The broad stagecoach road once brought guests, including President Ulysses S. Grant, up to the Overlook Mountain House. Now, mostly day-trippers hike the trail to admire views of the Hudson River cutting south to the Atlantic, to gaze east on Mount Greylock in the Berkshires range, to look west at the rolling expanse of the Catskill Mountains. My son, Beckett, 11, and I want only to hike across the top of Overlook Mountain and down into the isolated spring-fed waters of Echo Lake. A once legendary brook trout haven, its waters have long been known by other names — Shrew’s Lake, Shue’s Pond, Shen’s Lake, Horse Shoe Lake are a few of its aliases chronicled by Woodstock historian Alf Evers.
Lore surrounding Echo Lake is plentiful. The legendary fly fisherman and author Ed Van Put cites the first written words about this mountaintop lake in an 1823 article by James Pierce in the American Journal of Science and Arts. “… at a great elevation above the Hudson, a deep body of water one mile in circumference called Shues lake is situated, and is environed by an amphitheater of wild, rocky, and steep mountains. It contains trout of large size…” In 1844, Charles Lanham, a landscape artist published an account of his overnight fishing party pulling out over one hundred trout from the lake. Others recount how Native American anglers and hunters gathered by moonlight on the shores of Echo Lake.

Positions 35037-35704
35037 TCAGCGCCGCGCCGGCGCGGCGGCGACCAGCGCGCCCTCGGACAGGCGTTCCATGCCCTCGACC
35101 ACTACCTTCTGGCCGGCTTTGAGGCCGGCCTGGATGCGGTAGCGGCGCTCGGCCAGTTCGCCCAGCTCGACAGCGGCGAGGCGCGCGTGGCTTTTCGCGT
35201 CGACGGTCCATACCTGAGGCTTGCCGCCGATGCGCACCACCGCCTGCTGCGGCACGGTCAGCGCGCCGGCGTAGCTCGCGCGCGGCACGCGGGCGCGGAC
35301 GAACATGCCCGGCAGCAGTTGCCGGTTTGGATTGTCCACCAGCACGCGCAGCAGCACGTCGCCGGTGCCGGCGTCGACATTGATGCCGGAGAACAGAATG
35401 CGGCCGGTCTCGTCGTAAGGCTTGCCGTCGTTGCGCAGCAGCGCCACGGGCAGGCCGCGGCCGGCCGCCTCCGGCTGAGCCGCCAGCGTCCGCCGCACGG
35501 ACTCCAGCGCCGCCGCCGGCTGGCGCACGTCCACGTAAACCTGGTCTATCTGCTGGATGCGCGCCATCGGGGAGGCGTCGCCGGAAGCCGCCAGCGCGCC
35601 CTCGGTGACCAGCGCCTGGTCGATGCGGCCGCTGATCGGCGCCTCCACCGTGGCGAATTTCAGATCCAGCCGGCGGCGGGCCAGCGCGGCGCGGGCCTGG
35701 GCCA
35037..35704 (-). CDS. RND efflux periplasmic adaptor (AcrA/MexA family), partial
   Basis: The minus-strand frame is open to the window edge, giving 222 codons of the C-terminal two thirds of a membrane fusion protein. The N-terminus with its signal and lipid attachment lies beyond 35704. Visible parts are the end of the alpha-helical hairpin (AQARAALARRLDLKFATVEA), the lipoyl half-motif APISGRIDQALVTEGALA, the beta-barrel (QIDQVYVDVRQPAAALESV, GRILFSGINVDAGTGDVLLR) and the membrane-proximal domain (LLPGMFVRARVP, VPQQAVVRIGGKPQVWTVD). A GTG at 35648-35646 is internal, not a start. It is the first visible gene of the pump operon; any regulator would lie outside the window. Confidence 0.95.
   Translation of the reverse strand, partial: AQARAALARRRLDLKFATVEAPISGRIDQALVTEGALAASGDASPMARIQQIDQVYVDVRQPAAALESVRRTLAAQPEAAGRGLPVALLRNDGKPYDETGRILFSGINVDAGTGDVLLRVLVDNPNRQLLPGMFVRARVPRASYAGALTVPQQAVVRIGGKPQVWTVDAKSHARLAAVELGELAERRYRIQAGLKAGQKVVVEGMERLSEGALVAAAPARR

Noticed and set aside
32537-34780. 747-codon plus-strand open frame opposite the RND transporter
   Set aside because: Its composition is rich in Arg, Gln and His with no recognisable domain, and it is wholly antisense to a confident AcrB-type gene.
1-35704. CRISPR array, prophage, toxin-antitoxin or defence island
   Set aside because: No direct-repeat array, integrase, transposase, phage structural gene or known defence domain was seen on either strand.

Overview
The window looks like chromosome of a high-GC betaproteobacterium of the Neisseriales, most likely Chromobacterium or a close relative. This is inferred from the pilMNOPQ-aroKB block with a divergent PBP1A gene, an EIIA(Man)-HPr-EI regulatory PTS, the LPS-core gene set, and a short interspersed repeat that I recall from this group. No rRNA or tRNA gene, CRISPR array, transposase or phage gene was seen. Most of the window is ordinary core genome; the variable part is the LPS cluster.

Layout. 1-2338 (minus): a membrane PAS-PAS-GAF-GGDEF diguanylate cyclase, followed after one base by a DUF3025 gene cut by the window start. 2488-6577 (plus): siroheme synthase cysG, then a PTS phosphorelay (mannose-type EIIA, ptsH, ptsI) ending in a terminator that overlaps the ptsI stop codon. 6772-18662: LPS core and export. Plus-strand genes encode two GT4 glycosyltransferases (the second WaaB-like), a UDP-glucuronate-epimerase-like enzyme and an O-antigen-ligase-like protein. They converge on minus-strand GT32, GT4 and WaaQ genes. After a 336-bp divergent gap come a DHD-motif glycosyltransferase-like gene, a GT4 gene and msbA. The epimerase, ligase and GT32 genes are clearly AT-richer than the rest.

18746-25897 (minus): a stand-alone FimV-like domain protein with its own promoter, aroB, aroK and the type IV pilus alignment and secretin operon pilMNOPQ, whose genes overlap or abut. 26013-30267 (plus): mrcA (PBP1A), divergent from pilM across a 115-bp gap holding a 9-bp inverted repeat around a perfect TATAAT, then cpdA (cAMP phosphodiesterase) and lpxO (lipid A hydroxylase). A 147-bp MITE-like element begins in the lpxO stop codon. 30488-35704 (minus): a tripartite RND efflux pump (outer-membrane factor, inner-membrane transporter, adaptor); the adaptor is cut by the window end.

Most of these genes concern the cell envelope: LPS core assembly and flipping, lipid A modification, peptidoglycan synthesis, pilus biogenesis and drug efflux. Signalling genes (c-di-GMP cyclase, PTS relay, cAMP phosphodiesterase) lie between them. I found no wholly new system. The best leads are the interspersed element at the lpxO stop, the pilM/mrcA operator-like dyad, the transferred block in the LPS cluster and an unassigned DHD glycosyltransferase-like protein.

Now, the fabled lake is mostly forgotten. Beckett and I ascend Overlook on the stagecoach trail for the first two miles of our four and half-mile trip stopping once to refuel on homemade honey nut trail bars and water. I sense that Beckett is neither hungry nor thirsty but is strategically lightening his load. He carries our provisions: the trail bars, Brie, salami, a baguette, toasted almonds, and water. I pack the inflatable kayak, a paddle and our fishing gear: two rods, assorted flies, and a net.
We talk little as we climb. After his mother’s sudden and tragic death three years ago as a pedestrian killed by an out-of-control driver, Beckett ceased to be the chatting incandescent boy of his childhood. Now, he is a contemplative — never brooding — and wry eleven-year old. I serve as the obliging pincushion for most of his needles.
Spring run-off on the rocky path makes for slow going. Small patches of crusty snow linger in the shadiest areas. Beckett eyes winter’s remnants with suspicion, prompting me to re-explain my strategy. The run-off is making streams too cloudy to fish — even at the higher elevations. So, I figure that Echo Lake is perfect for us. Fed by a cold spring and warmed by the sun, the trout will be awake, hungry, and not yet wary.